One might set forth a theorem, formulate a proposition or an equation. Political institutions, the army, the clergy etc. are the most male milieus because they are also those deeply involved in power. For various reasons these institutions can co-opt women: to get out of criticisms and glaring absence of women, to recover credibility or because they need a relationship with the social body.
The most significant example of male and female distribution is precisely the Catholic Church. An institution that builds ties to vast popular sectors, even sometimes feeding the hungry and quenching the thirst of the thirsty, it could not do without women’s energy and their tendency to view themselves as caregivers. Above a Church open to the feminine side, where it extends deeply into society, rises the dome of a power hierarchy rigidly closed to women, the expression of that capacity to conserve the archaic human relations typical of religions.
3. Three key issues for anticapitalist feminism in Italy
Patriarchal structures condition women’s lives and construct gender in rather different ways in different times and locations. The great number of demands – for example those compiled in the platform of the 2000 World March of Women – show the scope of the unresolved problems on a global scale. It is obvious that women in Afghanistan have different problems from those experienced by French or German women and that the central issues in contemporary Italy are not those in the forefront in the decades spanning the 19th and 20th century, which saw the first great wave of feminist movements. It is obvious that in different social milieus, different generations and different women’s aspirations, the obstacles that women must overcome are not the same.
However, we must renounce the chronological illusion and not believe that we have almost secured emancipation. If it is true that, where formal equality has been achieved, more complex tasks await feminism, it is also true that battles already won, problems apparently already resolved and archaic relations can re-emerge to face us. Violence against women is the clearest example and its greater visibility has different and complementary explanations. Nowadays, women more frequently speak out against situations which they put up with in earlier years, public opinion becomes increasingly scandalised by matters that used to be laughed off; men react, as often occurs in power relations, with a combination of backward outlooks and punitive violence.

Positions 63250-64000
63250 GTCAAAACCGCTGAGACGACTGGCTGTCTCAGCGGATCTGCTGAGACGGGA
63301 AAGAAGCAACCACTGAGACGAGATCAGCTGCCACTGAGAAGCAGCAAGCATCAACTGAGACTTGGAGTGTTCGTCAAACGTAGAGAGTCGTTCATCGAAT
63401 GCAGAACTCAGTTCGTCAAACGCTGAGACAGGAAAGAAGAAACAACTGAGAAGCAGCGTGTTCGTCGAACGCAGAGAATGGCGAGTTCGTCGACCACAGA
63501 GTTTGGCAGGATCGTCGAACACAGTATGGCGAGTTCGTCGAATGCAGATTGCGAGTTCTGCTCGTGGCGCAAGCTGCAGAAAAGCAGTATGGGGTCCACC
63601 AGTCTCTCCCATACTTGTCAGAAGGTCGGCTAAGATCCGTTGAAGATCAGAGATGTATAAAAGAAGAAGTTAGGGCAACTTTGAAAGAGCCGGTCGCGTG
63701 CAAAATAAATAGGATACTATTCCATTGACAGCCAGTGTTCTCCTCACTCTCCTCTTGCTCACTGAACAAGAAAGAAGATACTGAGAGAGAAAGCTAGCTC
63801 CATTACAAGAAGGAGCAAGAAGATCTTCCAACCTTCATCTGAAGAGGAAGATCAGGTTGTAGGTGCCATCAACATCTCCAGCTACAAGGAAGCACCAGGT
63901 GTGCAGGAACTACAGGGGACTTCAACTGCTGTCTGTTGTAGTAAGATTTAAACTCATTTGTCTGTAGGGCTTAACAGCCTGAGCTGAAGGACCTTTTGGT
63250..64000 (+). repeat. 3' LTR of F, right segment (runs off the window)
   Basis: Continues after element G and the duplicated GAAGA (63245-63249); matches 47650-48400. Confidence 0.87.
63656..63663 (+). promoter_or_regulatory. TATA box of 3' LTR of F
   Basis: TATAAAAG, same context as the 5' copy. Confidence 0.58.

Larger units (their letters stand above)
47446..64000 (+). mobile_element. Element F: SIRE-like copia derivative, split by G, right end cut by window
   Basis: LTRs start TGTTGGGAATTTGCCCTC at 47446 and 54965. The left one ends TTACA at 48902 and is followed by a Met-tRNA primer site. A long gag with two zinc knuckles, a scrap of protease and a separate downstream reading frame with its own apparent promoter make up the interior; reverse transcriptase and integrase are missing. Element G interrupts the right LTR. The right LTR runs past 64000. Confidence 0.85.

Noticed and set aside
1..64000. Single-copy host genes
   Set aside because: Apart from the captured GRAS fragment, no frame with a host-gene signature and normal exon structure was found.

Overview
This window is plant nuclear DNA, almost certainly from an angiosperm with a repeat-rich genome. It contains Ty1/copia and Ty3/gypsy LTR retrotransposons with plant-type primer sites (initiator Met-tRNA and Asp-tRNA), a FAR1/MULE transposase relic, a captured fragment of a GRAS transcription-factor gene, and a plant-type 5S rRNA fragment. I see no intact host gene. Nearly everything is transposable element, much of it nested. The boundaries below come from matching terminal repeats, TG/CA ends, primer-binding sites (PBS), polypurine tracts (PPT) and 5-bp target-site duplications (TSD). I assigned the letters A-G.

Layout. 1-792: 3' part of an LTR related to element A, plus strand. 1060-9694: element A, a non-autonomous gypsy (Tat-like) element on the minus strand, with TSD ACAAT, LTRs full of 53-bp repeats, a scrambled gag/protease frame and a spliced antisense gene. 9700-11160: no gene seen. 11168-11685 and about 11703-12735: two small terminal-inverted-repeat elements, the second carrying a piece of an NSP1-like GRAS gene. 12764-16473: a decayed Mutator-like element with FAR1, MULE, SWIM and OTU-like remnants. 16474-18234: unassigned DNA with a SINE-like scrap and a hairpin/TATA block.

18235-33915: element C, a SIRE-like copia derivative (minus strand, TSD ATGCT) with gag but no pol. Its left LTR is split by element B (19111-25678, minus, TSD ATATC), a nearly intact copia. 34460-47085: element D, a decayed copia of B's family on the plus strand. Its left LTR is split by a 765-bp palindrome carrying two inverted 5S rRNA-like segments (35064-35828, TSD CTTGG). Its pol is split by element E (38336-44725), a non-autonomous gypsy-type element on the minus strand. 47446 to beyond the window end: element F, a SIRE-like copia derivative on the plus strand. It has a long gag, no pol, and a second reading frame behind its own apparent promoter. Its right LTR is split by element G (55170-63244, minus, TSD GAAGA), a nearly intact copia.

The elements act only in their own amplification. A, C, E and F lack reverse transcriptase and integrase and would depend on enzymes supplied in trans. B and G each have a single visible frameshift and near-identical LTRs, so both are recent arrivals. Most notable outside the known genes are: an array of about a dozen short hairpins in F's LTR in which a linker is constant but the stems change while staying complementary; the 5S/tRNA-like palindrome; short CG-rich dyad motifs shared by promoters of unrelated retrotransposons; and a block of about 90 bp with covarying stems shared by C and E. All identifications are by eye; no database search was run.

Anticapitalist left feminism must not only refer to the needs and aspirations of proletarian women; it must take on the demands of the entire female sex. Naturally, since our intervention targets certain milieus, it is obvious that the demands of women workers, immigrants, unemployed women, female students, women in left parties, movements and trade unions will be in the forefront.
Here are some examples of issues on which we have worked in recent years and which must remain a priority in the near future.
a. Criticism of war, militarism and violence. Women’s politics has the instruments for a specific criticism of the military-virile drift produced by permanent war, without falling back on ideas about women’s peaceful nature and female non-violence. Non-violence is the other face of violence: both take the unchanging nature of power relations for granted. Violence is a permanent dissuasive force against those who are challenging them; while non-violence can disarm only one of the two sides, the side that is “beneath”, subject to oppression, exploitation and neocolonial plunder. The most obvious proof of this in Italy has been the spokespersons for non-violence, who are intransigent against the violence of the oppressed and then vote in Parliament for new credits for the Italian military mission in Afghanistan.
More astute feminism has already explained that the supposed peaceful nature of women is to a great extent linked to the need to interiorise an aggressivity that power relations with men have not allowed them to display. Criticism of militarism and violence (above all violence against women) is based on many things other than the idealisation of subaltern status and oppression. Women can exercise it first of all because they do not have to conform to the stereotypes on which the construction of masculinity is based. They are not called upon to exhibit hardness and strength, which are phantasms linked to male sexuality. More than men, they are subjected to the devastating impact of human relations dominated by violence.
Against the violence on which power relations are based (between the sexes, between classes, between nations etc.) our feminism counterpoises above all a society in which this type of relations has been abolished. Therefore, it supports resistance, struggles and radical transformation projects.
It is against wars, militarism, armies and their hierarchical organisation. It does not think that violence is necessarily the proper response to violence; it considers the life of any person a precious thing and thus is not only against the death penalty but also against the cruelty and excesses of legitimate self-defence. However, it does not make non-violence a principle, because it recognises the right of subjects of liberation struggles to defend their own paths.